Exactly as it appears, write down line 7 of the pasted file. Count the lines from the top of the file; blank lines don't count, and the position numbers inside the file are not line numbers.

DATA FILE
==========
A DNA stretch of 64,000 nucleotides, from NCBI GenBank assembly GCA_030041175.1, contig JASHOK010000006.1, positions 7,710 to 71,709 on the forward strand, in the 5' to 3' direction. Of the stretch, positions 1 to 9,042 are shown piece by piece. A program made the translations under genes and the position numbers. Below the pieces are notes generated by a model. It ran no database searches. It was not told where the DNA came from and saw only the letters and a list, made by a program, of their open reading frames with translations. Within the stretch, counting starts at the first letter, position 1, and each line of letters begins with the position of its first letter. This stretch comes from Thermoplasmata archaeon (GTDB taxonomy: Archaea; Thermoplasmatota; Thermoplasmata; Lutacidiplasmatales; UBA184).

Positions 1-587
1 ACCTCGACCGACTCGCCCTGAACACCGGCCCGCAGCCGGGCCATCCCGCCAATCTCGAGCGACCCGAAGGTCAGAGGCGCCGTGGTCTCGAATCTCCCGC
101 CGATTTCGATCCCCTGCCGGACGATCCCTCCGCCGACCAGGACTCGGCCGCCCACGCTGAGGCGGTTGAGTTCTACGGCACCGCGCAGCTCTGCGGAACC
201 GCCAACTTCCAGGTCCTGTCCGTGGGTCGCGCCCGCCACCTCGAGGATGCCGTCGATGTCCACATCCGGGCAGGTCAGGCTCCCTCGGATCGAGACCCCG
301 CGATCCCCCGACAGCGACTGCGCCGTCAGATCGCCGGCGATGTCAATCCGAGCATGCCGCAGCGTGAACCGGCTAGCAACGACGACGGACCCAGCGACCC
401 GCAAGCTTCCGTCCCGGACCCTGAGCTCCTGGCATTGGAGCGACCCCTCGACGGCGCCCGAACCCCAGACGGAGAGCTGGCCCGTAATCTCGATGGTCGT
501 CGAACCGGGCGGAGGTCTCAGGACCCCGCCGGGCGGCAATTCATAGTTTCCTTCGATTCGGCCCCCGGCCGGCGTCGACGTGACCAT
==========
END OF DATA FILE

401 GCAAGCTTCCGTCCCGGACCCTGAGCTCCTGGCATTGGAGCGACCCCTCGACGGCGCCCGAACCCCAGACGGAGAGCTGGCCCGTAATCTCGATGGTCGT